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As meltdown continues, US newspapers report sharper declines in circulation figures

As meltdown continues, US newspapers report sharper declines in circulation figures
Photo: Agence France-Presse (AFP)

Circulation figures of daily newspapers in the US have dropped again.

The country's Audit Bureau of Circulations (ABC), citing preliminary figures, said on Monday that the circulation for 507 daily newspapers fell 4.64 per cent in the six months ending September to 38.16 million copies from 40.02 million in the same period last year.

The Associated Press gave some figures about specific newspapers: [Link]

Consider the Atlanta Journal-Constitution, where circulation declined 13.6 per cent, the largest drop among the 25 largest papers. The paper increased prices and reduced its distribution footprint by a third to 49 counties. Some of the counties dropped weren't even in Georgia and were more expensive to reach.

Among the nation's largest newspapers, USA Today remains the top seller with average daily circulation of 2,293,310, just 173 more than last year. The No. 2 daily, the Wall Street Journal, also reported flat circulation — up just 117 copies to 2,011,999. The New York Times' circulation fell 3.6 per cent to 1,000,665, while circulation at the Los Angeles Times fell 5.2 per cent to 739,147. All other papers in the top 25 also saw declines.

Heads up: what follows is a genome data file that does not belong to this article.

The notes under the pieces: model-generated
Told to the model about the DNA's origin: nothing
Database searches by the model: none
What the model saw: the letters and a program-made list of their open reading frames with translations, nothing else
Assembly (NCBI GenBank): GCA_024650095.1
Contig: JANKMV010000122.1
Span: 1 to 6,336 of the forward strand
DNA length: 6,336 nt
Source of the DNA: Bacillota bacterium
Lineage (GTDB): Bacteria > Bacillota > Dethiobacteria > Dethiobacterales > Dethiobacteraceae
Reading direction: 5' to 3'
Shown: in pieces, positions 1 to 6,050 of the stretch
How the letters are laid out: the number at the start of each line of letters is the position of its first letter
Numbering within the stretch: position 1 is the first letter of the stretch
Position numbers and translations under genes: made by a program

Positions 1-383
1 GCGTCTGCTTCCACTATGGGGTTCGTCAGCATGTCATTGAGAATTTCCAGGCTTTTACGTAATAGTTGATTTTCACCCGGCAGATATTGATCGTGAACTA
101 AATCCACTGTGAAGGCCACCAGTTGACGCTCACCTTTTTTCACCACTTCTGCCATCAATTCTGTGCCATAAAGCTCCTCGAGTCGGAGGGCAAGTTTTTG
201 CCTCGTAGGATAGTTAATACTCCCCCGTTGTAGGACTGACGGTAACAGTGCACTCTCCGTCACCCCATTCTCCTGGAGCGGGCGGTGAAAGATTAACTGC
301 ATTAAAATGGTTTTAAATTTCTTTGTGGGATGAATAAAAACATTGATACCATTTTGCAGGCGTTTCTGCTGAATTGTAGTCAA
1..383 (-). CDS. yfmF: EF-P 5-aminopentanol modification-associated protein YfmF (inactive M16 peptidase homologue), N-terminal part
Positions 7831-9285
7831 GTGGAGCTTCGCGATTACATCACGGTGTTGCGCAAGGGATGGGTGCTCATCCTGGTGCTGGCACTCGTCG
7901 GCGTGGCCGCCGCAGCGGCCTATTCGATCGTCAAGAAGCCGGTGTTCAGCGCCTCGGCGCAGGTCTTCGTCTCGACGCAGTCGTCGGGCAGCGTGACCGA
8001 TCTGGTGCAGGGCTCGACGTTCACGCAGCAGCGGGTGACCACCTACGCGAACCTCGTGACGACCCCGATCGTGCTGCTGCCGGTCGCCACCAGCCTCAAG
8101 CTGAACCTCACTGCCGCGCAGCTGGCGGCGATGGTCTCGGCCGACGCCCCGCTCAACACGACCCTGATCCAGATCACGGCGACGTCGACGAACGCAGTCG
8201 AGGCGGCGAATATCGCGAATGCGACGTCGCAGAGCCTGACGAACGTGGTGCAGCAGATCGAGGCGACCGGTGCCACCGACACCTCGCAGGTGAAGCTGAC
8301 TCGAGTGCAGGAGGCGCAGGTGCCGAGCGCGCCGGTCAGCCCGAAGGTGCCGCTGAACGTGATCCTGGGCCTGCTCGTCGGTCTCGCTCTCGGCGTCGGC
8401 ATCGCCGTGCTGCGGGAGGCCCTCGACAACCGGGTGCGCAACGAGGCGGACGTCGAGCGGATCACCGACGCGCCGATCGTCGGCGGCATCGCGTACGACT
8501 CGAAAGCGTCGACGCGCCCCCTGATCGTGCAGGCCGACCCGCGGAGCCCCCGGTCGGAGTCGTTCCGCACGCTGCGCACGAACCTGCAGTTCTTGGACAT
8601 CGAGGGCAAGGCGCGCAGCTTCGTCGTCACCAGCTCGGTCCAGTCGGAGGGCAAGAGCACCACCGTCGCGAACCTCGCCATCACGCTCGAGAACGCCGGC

The New York Times remains the top paper on Sundays, when USA Today and the Journal do not publish, with a circulation of 1,438,585, down 4.1 per cent. The Los Angeles Times follows at 1,055,076, down 5.1 per cent, and the Post at 866,057, a decrease of 3.2 per cent. Among the top 25, only the St. Louis Post-Dispatch and the St. Petersburg Times reported Sunday gains, of 0.8 per cent and 0.1 per cent, respectively.

Agence France-Presse (AFP) had something about the US economic scenario and its impact on newspapers: [Link]

US newspapers have been struggling in recent years with steady declines in circulation and a loss of readership and advertising to online media.

Two websites, and, reported Monday that Los Angeles Times editor Ross Stanton had announced plans to cut editorial staff at the paper by about 10 percent because of the "growing economic downturn."

"I deeply regret to report that today, 75 of our friends, colleagues and capable staff members in Editorial will be told that they are losing their jobs," the websites quoted Stanton as saying in an internal memo on Monday.

Date posted: October 28, 2008 Last modified: May 23, 2018 Total views: 531